Has he been the team’s best offensive player so far this season? I think so. With the possible exception of Erik Haula, Dougie Hamilton has played arguably the leading role on a power play that has scored timely goals so far this season. He has also contributed offensively at even strength. He even chipped in a shootout game-winner. When Hamilton is playing well like he is right now, his ability to play a fourth forward role with good judgment and without being a liability defensively is a game changer in the direction of new NHL offense that has five players reasonably capable of shifting positions to exploit time and space openings offensively. As a player who historically starts slow, will he be able to just skip that this season? If so, is a Brent Burns type of season possible in terms of offensive production? Three games is a bit early to count on it, but it is never too early to dream a bit.
As the player probably with the second greatest offensive defenseman resume to maybe only Dougie Hamilton, Gardiner has actually been fairly quiet except for his loud overtime game-winner on Saturday. I actually think his trajectory could follow Hamilton’s. Hamilton looked a bit lost at times early last season, and at times I think he was out of sync with teammates who did not yet know what to expect from his rover ways. Once everyone got on the same page, Hamilton exploded offensively in that fourth forward role in the second half of the season. I think it is possible that Gardiner requires a similar acclimation period for him to learn to read the forwards and vice versa. The good version of his quiet has been his defensive play. As a player with a reputation for leaning offense sometimes at the expense of defense, Gardiner has been steady without the puck so far which is encouraging.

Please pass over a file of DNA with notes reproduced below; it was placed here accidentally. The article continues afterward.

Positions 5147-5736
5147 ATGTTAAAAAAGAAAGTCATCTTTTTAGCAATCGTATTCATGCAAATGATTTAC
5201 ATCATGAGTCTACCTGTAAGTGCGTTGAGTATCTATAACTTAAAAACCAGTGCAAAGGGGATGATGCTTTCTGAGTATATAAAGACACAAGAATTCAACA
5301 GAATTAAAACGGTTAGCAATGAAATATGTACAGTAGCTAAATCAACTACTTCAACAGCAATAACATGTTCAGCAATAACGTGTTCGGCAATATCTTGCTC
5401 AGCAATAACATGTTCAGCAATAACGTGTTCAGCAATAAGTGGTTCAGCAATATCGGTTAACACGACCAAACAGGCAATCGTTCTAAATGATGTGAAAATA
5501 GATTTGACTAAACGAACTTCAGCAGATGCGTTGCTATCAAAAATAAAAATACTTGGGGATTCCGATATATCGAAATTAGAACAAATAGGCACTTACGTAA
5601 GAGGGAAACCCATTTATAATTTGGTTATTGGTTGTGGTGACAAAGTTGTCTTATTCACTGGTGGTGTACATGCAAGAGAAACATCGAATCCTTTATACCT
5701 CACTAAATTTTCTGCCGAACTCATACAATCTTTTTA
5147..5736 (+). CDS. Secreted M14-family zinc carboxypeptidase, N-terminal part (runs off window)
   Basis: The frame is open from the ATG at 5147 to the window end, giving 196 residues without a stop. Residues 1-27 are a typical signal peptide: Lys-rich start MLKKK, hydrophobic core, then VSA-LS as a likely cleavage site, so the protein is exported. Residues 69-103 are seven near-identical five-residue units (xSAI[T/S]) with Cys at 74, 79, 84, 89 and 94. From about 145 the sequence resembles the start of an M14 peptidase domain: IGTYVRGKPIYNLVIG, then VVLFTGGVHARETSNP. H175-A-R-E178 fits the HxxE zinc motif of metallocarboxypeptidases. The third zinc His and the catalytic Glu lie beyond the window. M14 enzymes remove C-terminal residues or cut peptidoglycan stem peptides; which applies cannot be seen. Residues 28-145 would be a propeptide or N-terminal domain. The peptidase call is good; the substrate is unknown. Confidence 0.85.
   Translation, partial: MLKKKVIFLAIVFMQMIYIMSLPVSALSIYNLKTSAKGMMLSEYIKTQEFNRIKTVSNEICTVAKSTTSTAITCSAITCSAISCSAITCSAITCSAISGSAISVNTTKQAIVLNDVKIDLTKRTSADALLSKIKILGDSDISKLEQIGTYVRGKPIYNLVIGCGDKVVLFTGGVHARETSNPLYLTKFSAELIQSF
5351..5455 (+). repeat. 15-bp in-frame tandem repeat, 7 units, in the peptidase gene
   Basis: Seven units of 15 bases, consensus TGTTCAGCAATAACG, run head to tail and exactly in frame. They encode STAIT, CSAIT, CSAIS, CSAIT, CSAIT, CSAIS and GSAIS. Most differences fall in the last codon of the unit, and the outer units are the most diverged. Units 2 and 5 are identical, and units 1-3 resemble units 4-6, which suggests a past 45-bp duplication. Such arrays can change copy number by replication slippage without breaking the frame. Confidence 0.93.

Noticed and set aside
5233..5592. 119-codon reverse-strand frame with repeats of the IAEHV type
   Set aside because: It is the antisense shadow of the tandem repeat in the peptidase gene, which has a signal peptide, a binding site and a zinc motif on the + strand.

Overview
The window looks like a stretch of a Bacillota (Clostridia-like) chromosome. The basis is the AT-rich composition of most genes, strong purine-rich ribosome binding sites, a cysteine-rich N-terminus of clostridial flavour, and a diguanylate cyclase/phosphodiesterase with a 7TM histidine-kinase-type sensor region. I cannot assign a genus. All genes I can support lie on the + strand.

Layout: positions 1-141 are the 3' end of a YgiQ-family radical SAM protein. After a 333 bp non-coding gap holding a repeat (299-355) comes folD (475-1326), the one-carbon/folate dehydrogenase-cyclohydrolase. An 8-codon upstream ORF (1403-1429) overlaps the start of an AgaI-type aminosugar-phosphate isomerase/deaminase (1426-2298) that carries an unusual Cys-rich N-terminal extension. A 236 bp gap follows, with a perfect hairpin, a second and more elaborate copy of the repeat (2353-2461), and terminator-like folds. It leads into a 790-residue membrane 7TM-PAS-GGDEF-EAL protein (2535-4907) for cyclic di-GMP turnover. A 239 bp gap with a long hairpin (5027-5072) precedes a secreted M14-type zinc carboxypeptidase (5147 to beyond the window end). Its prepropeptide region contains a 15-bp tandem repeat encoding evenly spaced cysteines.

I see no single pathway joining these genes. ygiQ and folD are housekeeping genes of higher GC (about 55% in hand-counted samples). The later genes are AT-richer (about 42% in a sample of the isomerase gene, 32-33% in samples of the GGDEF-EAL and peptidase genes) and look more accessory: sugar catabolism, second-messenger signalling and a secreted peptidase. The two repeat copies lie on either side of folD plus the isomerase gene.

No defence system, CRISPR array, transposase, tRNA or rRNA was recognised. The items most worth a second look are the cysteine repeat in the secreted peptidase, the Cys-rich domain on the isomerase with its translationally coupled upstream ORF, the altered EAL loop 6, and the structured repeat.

I offered mixed reviews of Fleury in my recap from Sunday’s win over Tampa Bay. Though I am maybe less high on him than I was a few weeks ago, I think interesting is to consider whether the benchmark is just too high for a third pairing defenseman given the strength and depth of the Hurricanes group. There are teams that have much much less trying to fill bottom slots. The burning question for me is whether this represents a chance to just collect value for Fleury, move on and back fill the slot with someone like Forsling or whether the high benchmark problem suggests more patience. Edmundson and van Riemsdyk are both scheduled to be unrestricted free agents next summer, so the Hurricanes could find themselves needing more capable, inexpensive depth. Even if Fleury gets bumped out of the top 6 defenseman for much of the 2019-20 season, he might be significantly more valuable and another year more experienced right when Hurricanes need it for building the 2020-21 roster.
Trevor van Riemsdyk
From the underrated category is Trevor van Riemsdyk. The Hurricanes struggled mightily to get even serviceable from a third pairing with two young players for multiple years. Van Riemsdyk solidified the third pairing and in the process made for a good environment for young players to develop. In a game that requires a solid 12-14 minutes of ice time out of his role, quiet and steady should not be underappreciated from van Riemsdyk.
What say you Canes fans?
1) Who else wants to rave about the Hurricanes blue line? Over the course of the 2019-20 season, will it prove to be the absolute best in the NHL?
2) With the mobility, green light to jump into the play and (I think) system tweak to leave the middle lane open for defensemen on 2v2 rushes, what do you think is the ceiling for this group in terms of scoring for the 2019-20 season?